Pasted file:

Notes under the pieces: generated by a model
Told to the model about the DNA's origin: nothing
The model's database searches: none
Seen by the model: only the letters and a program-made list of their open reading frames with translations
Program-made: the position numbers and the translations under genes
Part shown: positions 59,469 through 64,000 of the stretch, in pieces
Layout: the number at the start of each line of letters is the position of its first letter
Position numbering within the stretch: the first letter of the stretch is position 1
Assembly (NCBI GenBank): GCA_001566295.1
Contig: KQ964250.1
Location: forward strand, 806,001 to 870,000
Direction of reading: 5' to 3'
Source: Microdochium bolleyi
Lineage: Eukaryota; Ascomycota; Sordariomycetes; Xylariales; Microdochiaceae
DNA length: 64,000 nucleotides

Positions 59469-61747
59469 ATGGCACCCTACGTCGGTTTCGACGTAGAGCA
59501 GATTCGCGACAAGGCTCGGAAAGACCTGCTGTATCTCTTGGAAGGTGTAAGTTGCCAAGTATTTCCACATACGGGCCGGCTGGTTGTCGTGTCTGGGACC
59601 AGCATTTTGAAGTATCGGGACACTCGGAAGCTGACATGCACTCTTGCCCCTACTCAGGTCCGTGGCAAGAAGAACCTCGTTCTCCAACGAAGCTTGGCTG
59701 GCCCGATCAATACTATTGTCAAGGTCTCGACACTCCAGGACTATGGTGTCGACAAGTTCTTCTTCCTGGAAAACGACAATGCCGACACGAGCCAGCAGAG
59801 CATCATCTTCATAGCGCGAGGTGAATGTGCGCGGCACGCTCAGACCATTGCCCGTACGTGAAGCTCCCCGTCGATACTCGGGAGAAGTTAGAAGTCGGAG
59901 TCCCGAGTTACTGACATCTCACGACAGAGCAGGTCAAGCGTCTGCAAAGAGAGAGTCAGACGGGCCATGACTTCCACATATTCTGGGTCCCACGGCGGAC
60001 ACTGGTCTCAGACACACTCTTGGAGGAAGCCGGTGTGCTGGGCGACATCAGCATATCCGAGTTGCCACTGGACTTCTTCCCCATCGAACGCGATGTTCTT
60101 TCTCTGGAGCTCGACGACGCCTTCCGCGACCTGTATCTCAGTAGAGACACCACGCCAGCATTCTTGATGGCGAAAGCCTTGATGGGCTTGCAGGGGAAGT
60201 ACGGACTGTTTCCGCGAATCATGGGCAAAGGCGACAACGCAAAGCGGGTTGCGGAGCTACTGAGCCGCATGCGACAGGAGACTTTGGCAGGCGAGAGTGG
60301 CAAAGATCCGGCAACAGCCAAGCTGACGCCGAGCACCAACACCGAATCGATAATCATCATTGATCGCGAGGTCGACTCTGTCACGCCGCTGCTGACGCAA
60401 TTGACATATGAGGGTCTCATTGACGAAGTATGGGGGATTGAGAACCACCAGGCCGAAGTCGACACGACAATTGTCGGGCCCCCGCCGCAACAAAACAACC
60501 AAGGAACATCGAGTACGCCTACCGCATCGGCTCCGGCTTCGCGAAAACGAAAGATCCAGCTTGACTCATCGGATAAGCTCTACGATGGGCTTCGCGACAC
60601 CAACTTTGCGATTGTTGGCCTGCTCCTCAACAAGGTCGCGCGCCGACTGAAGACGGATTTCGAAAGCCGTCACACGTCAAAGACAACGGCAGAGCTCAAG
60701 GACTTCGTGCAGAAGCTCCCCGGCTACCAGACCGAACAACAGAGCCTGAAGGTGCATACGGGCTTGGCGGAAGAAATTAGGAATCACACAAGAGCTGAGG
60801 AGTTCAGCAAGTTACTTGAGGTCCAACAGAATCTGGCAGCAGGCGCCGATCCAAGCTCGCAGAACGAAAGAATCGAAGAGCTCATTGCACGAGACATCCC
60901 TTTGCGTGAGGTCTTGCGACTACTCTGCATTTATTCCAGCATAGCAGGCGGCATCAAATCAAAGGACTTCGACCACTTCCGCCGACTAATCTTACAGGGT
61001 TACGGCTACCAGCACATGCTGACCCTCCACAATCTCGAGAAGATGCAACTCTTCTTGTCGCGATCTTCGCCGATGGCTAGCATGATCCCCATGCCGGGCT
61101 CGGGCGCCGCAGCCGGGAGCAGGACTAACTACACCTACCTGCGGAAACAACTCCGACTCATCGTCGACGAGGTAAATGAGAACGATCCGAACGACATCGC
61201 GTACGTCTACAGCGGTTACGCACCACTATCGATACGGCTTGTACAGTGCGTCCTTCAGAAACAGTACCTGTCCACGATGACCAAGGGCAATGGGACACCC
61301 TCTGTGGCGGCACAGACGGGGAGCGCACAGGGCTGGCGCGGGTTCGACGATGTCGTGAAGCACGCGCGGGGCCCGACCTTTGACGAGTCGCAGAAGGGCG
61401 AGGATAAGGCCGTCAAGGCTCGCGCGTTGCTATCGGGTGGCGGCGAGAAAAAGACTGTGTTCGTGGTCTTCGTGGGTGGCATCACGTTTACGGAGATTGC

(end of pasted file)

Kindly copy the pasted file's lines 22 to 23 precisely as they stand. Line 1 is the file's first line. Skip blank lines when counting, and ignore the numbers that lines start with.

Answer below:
59901 TCCCGAGTTACTGACATCTCACGACAGAGCAGGTCAAGCGTCTGCAAAGAGAGAGTCAGACGGGCCATGACTTCCACATATTCTGGGTCCCACGGCGGAC
60001 ACTGGTCTCAGACACACTCTTGGAGGAAGCCGGTGTGCTGGGCGACATCAGCATATCCGAGTTGCCACTGGACTTCTTCCCCATCGAACGCGATGTTCTT